Roald Dahl was a much-loved British author who penned 19 children’s books during his decades-long writing career, selling more than 250 million copies worldwide, and will be having his own day of dedication on Monday, 13th September. Best known as a prolific writer, he was also spy, a World War II fighter pilot, a chocolate historian and a medical inventor.
Named after Roald Amundsen, the Norwegian explorer who had been the first man to reach the South Pole, Roald Dahl was born in Llandaff, Wales, on 13th September 1916 to Norwegian parents, Sofie Magdalene Hesselberg and Harald Dahl.
Dahl’s primary education was at Llandaff Cathedral School. His mother decided to enrol him at a British boarding school, St. Peter’s, as had been her husband’s wish, following on from the headmaster giving him a beating for playing a practical joke. After this, Dahl was later transferred to Repton, a private school with a reputation for academic excellence. He begrudged the rules at Repton; while there, the imaginative youngster was restless and longed for adventure.
Dahl’s mother offered to pay for his tuition at Oxford or Cambridge University when he graduated. His response, as quoted from his autobiography, Boy: Tales of Childhood, was, “No thank you. I want to go straight from school to work for a company that will send me to wonderful faraway places like Africa or China.”
Ever the explorer, Dahl stayed true to his ambitions and dreams of travel. After graduating from Repton in 1932, he set off on an expedition to Newfoundland. Following this, he took a role with the Shell Oil Company in Tanzania, Africa and stayed there until 1939.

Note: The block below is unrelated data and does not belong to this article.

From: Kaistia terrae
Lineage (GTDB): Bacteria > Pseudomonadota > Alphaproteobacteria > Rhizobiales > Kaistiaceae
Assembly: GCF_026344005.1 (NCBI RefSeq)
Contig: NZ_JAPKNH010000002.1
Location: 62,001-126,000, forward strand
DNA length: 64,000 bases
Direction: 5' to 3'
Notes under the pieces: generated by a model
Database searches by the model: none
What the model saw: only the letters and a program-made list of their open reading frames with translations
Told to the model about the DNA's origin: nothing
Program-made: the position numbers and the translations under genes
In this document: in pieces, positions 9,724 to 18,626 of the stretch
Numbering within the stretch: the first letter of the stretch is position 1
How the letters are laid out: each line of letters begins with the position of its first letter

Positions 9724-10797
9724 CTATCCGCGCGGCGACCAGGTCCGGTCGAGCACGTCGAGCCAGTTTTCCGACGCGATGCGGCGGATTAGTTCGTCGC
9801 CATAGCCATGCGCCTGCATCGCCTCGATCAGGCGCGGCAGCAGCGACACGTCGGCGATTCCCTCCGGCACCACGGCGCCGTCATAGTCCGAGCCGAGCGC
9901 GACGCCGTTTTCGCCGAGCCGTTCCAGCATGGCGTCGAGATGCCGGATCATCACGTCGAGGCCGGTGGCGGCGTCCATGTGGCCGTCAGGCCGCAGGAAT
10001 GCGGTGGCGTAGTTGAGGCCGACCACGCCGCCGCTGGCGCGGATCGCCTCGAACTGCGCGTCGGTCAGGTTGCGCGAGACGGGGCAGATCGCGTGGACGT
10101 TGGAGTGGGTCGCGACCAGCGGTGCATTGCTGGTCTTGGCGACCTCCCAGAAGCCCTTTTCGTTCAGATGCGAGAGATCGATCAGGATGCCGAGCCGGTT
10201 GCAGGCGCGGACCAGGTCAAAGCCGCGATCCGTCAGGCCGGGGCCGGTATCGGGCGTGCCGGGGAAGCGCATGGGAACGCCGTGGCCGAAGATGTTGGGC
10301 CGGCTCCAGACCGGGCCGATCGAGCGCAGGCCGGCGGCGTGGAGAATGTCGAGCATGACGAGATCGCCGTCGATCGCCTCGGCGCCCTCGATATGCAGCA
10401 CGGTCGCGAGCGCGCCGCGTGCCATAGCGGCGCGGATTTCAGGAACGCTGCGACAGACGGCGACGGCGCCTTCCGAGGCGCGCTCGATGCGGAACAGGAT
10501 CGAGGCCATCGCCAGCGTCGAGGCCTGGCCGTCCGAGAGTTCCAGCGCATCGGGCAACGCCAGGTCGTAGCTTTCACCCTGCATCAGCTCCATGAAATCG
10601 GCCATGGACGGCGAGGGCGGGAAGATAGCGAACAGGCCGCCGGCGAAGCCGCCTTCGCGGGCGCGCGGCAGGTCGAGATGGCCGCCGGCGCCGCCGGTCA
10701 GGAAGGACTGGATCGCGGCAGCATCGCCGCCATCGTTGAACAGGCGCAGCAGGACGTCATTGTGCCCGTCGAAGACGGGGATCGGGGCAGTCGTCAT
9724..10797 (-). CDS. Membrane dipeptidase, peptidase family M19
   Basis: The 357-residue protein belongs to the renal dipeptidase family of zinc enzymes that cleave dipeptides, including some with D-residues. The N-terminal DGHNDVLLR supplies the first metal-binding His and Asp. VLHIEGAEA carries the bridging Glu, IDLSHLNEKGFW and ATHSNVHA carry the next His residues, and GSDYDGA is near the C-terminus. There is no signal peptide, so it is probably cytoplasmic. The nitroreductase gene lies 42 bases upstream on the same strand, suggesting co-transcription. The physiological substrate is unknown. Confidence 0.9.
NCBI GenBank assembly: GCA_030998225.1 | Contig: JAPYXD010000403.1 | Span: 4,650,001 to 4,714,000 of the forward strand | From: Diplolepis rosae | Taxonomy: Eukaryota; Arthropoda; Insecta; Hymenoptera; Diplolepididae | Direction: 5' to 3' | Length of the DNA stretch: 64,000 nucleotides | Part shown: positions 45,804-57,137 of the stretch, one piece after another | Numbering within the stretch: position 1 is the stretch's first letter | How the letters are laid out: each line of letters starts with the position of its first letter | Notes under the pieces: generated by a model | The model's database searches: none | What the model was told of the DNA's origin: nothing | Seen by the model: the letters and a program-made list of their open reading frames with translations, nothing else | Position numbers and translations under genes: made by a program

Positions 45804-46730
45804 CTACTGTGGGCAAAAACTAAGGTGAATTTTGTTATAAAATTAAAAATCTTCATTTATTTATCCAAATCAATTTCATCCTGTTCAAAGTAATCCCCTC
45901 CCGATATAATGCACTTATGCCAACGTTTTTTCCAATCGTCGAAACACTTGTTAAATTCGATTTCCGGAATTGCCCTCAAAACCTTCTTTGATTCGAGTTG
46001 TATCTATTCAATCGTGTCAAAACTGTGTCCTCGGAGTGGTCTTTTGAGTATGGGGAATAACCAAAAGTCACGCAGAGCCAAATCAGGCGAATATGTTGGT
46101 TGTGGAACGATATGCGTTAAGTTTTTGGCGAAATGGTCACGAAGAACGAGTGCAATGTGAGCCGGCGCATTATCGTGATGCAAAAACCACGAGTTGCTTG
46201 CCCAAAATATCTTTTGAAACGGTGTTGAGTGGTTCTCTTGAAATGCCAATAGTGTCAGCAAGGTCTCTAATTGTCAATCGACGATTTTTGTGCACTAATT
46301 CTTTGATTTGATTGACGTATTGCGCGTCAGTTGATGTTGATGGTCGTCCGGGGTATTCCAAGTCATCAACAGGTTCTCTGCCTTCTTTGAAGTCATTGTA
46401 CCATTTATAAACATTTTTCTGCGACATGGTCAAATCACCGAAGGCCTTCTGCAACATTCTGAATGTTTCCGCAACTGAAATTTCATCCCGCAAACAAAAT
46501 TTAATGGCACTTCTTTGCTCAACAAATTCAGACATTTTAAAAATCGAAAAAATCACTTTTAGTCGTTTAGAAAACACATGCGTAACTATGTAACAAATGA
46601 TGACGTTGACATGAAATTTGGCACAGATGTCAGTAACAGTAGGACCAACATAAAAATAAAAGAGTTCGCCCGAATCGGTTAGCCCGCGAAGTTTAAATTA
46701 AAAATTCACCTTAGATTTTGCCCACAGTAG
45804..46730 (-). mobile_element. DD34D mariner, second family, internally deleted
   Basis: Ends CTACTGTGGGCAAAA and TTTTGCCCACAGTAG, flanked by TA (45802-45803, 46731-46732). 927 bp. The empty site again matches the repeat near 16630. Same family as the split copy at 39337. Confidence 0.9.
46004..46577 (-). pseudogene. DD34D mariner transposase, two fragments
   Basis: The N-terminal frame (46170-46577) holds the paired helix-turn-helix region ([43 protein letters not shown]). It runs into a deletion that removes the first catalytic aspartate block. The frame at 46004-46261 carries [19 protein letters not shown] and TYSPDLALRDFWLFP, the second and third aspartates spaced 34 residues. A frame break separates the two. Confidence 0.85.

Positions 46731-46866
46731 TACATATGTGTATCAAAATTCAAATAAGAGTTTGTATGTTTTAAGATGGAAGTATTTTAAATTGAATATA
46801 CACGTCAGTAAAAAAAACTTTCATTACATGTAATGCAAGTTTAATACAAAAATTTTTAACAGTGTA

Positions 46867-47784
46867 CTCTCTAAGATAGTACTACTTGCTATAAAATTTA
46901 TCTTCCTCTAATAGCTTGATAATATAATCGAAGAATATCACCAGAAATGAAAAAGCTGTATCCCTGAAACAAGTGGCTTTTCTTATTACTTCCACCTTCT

Seeking more adventure, Dahl joined the Royal Air Force in in 1939. After training in Nairobi, Kenya, he became a World War II fighter pilot. During a period serving in the Mediterranean, he crash-landed in Alexandria, Egypt, leaving him with serious injuries to his skull, spine and hip. After recovery that included a hip replacement and two spinal surgeries, he was transferred to Washington, D.C in 1942, where he was reassigned to a diplomatic post at the British Embassy and became an assistant air attaché.
It was during his time in Washington D.C, aged 27, that Dahl started what became an illustrative writing career, which began with his first children’s book, called The Gremlins, published in 1943. His inspiration for starting to write was meeting with author C.S. Forrester. His writing career began with short stories; and in all, he published nine short story collections.
Dahl went on to write James and the Giant Peach (1961), Charlie and the Chocolate Factory (1964), Matilda (1988) and The BFG (1982) which is claimed to have been his favourite. In the early 1980s he also published The Twits, Revolting Rhymes and The Witches. There followed two autobiographical books: Boy (1984) and Going Solo (1986). Another fictional work, Esio Trot came in 1990, and finally, in 1991, there was the posthumous delight of The Minpins.
He remains for many the world’s Number One storyteller.
Vicky Chilton is